Pasta is the greatest food on the planet and, like time, heals all wounds and pangs of hunger. Whether it's really a weight-loss tool or not, it is nearly always delicious, and though this town boasts quite a few good bowls of the stuff, some spots stick out more than others.
Though I would be remiss not to sing praises for the spaghetti and basil at Scarpetta, the strozzapreti at Marea, or literally anything on the menu at Del Posto, there is something demoralizing about paying upwards of $30 for a tiny ball of pasta, no matter how delicious it is. So for the sake of this list I'm sticking with some of my favorite more affordable options, with a few more expensive exceptions that I couldn't help but crow about. You can check out our list of fancier pastas here, and as always, leave your favorites in the comments.
LIL FRANKIE'S: I spent some time deciding between Lil Frankie's and its sister spot, Supper—the latter makes my favorite spaghetti al limone in town, but cash-only Lil Frankie's wins out overall. Like Supper, the spaghetti limone ($15) is a standout, but the butternut squash ravioli special is worth fighting another human to the death over if it's on the menu, and the mezzi rigatoni polpettini ragu ($16) is about equally murderous. Start with a pizza as an appetizer and consider jogging home.
Lil Frankie's is located at 19 1st Avenue in the East Village (212-420-4900, lilfrankies.com).
LAMARCAPASTA: This unassuming little Gramercy eatery has been my go-to cheap dinner for the last few years, and though I can't seem to pinpoint exactly what it is that I love about it, I consider it the best deal in town. For $16 you get a hefty bowl of pasta—the creamy tagliatelle ai spinaci is a particular favorite of mine, as is the allegedly "low calorie" linguine sette sapori—along with a big, hot roll and a salad. Though the pasta here might not be up to Marea's standards, it's fresh and flavorful, plus bottles of wine cost like $20. Lamarca is the best place on earth.
Lamarca is located at 161 East 22nd Street between Lexington and 3rd Avenues in Gramercy (212-674-6363).
ENOTECA MARIA: The menus here are prepared by a rotating gang of "Nonnas," Italian grandmothers who make their homemade meals with love and pride. Pastas are typically made fresh, and the Nonnas come from all over (Argentina, Algeria, Syria, the Dominican Republic, Poland, Liberia, Nigeria, and of course Italy), providing a mix of Napolitano, Venetian, Sicilian and Central Italian food and flair. Best of all, you get to watch the Nonnas prepare their entrees from behind a glass wall; don't be surprised if they make you dry the dishes while hounding you about bringing home a nice boyfriend.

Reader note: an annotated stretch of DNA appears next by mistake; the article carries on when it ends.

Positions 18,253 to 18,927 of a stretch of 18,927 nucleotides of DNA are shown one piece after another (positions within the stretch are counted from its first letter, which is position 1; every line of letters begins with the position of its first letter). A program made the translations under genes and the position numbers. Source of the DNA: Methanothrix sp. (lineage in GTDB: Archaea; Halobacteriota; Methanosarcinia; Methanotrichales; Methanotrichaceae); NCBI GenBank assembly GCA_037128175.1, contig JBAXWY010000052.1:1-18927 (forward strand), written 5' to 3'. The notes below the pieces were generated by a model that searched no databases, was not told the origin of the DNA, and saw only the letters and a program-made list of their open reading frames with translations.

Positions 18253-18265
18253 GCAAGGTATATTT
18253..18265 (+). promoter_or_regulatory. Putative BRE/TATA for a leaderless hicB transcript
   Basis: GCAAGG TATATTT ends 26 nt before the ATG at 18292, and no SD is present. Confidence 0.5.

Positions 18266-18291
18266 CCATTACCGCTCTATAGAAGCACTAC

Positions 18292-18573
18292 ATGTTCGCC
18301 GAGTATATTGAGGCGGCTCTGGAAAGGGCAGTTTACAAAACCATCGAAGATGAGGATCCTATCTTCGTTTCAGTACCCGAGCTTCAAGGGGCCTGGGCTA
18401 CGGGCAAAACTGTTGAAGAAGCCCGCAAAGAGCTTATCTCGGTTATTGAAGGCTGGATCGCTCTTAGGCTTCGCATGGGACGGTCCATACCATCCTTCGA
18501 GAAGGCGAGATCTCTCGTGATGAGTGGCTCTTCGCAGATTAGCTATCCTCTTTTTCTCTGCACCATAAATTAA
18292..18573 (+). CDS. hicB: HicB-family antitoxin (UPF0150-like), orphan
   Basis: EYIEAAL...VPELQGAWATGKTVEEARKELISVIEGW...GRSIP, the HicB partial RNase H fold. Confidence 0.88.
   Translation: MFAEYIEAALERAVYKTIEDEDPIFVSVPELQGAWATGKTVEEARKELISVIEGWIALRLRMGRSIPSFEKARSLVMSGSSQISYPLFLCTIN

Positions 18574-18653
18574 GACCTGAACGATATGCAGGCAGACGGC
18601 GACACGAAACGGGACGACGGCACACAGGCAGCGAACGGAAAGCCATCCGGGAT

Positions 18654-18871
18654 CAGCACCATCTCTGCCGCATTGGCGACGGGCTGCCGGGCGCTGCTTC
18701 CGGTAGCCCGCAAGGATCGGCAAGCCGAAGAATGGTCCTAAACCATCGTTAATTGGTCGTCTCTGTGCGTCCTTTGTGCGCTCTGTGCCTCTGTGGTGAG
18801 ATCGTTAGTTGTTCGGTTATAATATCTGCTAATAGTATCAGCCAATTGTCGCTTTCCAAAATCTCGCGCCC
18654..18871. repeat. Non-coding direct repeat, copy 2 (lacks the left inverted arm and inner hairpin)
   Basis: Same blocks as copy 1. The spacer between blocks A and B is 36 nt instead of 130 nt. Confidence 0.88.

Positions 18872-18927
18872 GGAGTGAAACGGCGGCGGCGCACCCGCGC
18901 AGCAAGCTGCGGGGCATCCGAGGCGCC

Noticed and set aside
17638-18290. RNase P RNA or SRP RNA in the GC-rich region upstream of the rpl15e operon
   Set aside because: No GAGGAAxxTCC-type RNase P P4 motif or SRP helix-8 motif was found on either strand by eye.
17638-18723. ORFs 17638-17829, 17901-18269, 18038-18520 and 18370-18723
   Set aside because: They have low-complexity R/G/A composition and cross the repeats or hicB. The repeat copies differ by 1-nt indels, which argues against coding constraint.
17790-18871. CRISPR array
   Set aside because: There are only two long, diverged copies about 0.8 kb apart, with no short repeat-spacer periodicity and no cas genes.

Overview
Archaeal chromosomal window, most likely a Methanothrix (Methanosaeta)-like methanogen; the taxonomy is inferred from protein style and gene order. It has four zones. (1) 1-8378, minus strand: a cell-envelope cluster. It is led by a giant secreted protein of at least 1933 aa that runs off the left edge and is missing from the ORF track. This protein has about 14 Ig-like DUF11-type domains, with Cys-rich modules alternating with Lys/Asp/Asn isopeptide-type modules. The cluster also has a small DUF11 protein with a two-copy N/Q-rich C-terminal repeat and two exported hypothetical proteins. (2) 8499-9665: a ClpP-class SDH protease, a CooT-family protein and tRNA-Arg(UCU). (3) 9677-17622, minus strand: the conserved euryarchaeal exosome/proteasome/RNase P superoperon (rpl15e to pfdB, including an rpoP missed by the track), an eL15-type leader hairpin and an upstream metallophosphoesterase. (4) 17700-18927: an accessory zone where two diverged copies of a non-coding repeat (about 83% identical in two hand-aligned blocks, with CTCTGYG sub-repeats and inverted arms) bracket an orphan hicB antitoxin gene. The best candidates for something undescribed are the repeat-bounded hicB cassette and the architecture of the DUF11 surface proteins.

Enoteca Maria is located at 27 Hyatt Street in Staten Island (718-447-2777, enotecamaria.com).
GAIA ITALIAN CAFE: It's easy to miss this tiny basement-level East Houston spot, but don't—while unremarkable from the outside, Gaia Italian Cafe is one hell of a ristorante inside. Order your dish at the counter during lunch, or make a dinner reservation between 5 and 6:30 p.m. on a weekday or 6 p.m. to 9 p.m. on a Saturday. There are no walk-ins for dinner, no exceptions, and the process here is outlined in full on their Information page, which makes me homesick for the semester I spent abroad in Rome. Once you're fully educated, you'll get a revolving selection of cheap, delectable pasta as your reward, all of which is perfectly al dente, specially made each day and priced around $10.
Gaia Italian Cafe is located at 251 East Houston Street between Avenue A and Norfolk Street on the Lower East Side (646-350-3977, gaiaitaliancafe.com).
Black Pepper Ravioloni at LaRina (Michael Tulipan)
LARINA PASTAFICCIO E VINO: This Fort Greene-based Italian restaurant specializes in handmade, al dente pasta, with some seasonal options (rye bucatini for winter, for instance) and standouts like lasgna verdi ($17), rosemary papardelle ($18) and bucatini alla nerano ($16) on the menu for dinner. But the real treat here is LaRina's brunch menu—though some misguided souls might think pasta's too much for breakfast, from experience I can assure you that pasta is both acceptable and perfect at any hour of the day and night. Brunch dishes include smoked spaghetti carbonara ($15) made with egg and pancetta; bucatini cacio e pepe ($17) and a black pepper raviolone ($15) which comes with bacon and a sunny side-up egg. You'll never eat lame-O Eggs Benedict again.
LaRina is located at 387 Myrtle Avenue between Clermont and Vanderbilt Avenues in Fort Greene, Brooklyn (718-852-0001, larinabk.com).
MANETTA'S RISTORANTE: Family-owned LIC eatery Manetta's has everything.Though they're known for their brick-oven pizza, the pasta dishes here are divine, with standout options including the eggplant-topped rigatoni all'ortolana ($15), the spicy linguine nere with shrimp ($19) and the pappardelle della nonna ($17), which comes tossed in a creamy porcini sauce. They don't skimp on the portions here, and friendly waitstaff makes you feel like you're eating in an old-school red sauce joint from the days of yore.